If the test is 24 hour urine, then there's no problem becasue they just measure how much is present int he urine- no calculation based on creatinine is done. But they don't. Also, some labs calculate body surface area and used that in the calculation for one time urine samples, but GPL does not do hat. Another way to get around the issue is to look at ratios rather than absolute amounts works for things like if youre measureing say magnesiusm and potassium, or different amino acids - you can take a ratio. But a ratio is useless in the mycotoxin test.

GPL is expanding their testing of mold related issues. My cynical guess is that they are following the money. Mold/mycotoxin testing is a big money maker for both functional medicine doctors and alternative lab testing companies. So many people, healthy or not, have mold show up. So it's something visible that the practioners can say AHA! - and show the patient the out of range number, which looks impressive. The leads to more testing, and treatments, and retesting - the $$ add up for all involved. Becasue the numbers are often wildly elevated (again, think back to the 35 fold difference based on corrections. as well as high sensitivity of the test) - this gets attention of patient - oh wow- looks more impressive than a borderline high lab result one never knows what to do with it. While some chronically ill do have an issue with mold, i don't think you can tell from these tests who does despite the high numbers.

sorry that got preachy- just trying to get a point across and the words aren't flowing properly.

One test that may be helpful is a test that's second most on my list of alternative tests that have been of value. its the comphrensive stool analysis. Although it's not PCR (so not senstitive to the max), they both culture for fungus and look microscopically. If you ask the folks/counsselors/nurses at great plains lab (using the 30 minute free consult you get for doing a test ) why there was 0 mold growth on the stool analysis and 0 evidence on microscopy, they say the OAT (in this case I asked about OAT) is much more sensitive and will show up before the stool analysis. But too much more sensitive perhaps? does that predict that eventually will show up in stool analysis? If it were really bad, wouldn't it colonize gut? (don't know, perhaps just in respitory system)? .

one other quick thing about this thread. someone mentioned Vit. C level on the OAT and that their result was zero or near zero indicating defiiency. Actually, even the great plains folks in their webinars (free for all) say that it's commonly zero or near zero and does not mean a deficiency; its just that vit c is metabolized very quickly or some such and in no way indicates a deficiency.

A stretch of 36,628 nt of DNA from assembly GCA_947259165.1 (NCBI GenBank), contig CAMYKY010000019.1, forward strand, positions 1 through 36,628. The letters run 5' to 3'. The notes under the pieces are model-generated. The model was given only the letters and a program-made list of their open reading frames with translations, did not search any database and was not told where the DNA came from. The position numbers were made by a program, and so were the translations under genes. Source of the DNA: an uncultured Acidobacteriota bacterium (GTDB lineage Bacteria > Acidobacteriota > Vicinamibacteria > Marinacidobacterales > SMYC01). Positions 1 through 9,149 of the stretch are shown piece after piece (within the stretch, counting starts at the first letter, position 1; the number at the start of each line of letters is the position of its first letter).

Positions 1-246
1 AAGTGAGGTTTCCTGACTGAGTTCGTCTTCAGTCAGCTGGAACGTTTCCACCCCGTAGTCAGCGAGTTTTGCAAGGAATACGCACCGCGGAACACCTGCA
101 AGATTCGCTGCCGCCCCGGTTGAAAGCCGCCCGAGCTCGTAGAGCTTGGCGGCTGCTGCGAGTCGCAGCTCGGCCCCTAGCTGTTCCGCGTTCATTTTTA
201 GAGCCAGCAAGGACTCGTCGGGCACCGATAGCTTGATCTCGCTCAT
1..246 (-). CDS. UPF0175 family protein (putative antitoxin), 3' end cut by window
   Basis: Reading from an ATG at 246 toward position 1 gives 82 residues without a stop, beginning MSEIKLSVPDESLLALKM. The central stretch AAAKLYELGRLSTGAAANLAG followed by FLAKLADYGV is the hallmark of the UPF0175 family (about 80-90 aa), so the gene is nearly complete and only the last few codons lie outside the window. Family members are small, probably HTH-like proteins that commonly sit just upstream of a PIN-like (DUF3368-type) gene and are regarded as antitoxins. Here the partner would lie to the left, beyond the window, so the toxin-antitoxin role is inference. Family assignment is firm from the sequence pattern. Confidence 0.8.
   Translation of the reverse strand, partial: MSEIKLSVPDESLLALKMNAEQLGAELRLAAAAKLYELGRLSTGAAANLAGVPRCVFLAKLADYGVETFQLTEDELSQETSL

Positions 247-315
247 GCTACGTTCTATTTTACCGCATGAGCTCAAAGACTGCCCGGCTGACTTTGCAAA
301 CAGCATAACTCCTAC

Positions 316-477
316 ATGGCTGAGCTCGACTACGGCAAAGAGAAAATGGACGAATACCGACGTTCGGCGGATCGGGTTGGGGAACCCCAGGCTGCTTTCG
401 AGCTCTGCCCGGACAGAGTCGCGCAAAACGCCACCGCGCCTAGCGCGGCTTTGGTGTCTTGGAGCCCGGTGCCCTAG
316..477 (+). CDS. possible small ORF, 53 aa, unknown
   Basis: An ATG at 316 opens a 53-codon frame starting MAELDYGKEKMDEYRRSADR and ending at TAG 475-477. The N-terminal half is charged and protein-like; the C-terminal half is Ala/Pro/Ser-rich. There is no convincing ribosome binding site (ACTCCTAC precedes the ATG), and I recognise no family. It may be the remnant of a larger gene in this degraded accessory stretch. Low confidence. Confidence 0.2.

Last edited:
Messages
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That may run you into run you into a problem. I've pasted below one of the posts i made on that in another thread. Different test, but same principle. Since its not a 24 hour urine specimin, they will take your creatinine levels and use it to correct your values on all the metabolites- so they may not be accurate. One workaround is to take the ratio of things that you are interested in and just focus on relative things whilst ignoring absolute numbers. The correction issue won't affect ratios, so you should ber good there. In your case, hard to figure out if the absoute values will be overestimated or underestimated because i don't know if your creatinine level will be an accurate measure of how dilute your urine really is (in eg. those that don't concentrate urine).

one good thing though is you can look at that number yoiurself- theyll provide it with the test resutls. If it's too low, in principle they should't run the test at all and they will tell you.

how did the samples look to you? clear like water or was it yellow? if the latter, you should be ok, though there's still issue as per the thread below. Did you save a sample for yourself? If so, test it with a test strip so you can see the specific gravity yourself.

i have trouble concentrating urine as well and they wouldn't believe me. i would even go and get urine and blood tests without having had anything to drink all morning - they still wohnt' beleive me and just figured i had alot of water to drink... I had had low urine output yet not conentrated. When i did a 24 hour urine test with doctors data, they refused to beleive it was a 24 hour sample (low output with low creatinine and low concentration)! I t's improved after i increased amount of protein i was eating.

post when you get your results. if i'm still alive

her'es my other post in its entirety though not all applies to you. if you want to find the whole thread you can search for "creatinine"
"
While there's no particular reason to suspect lab error, I'd vote for the possibility that the correction for creatinine levels may have artifactually inflated your results.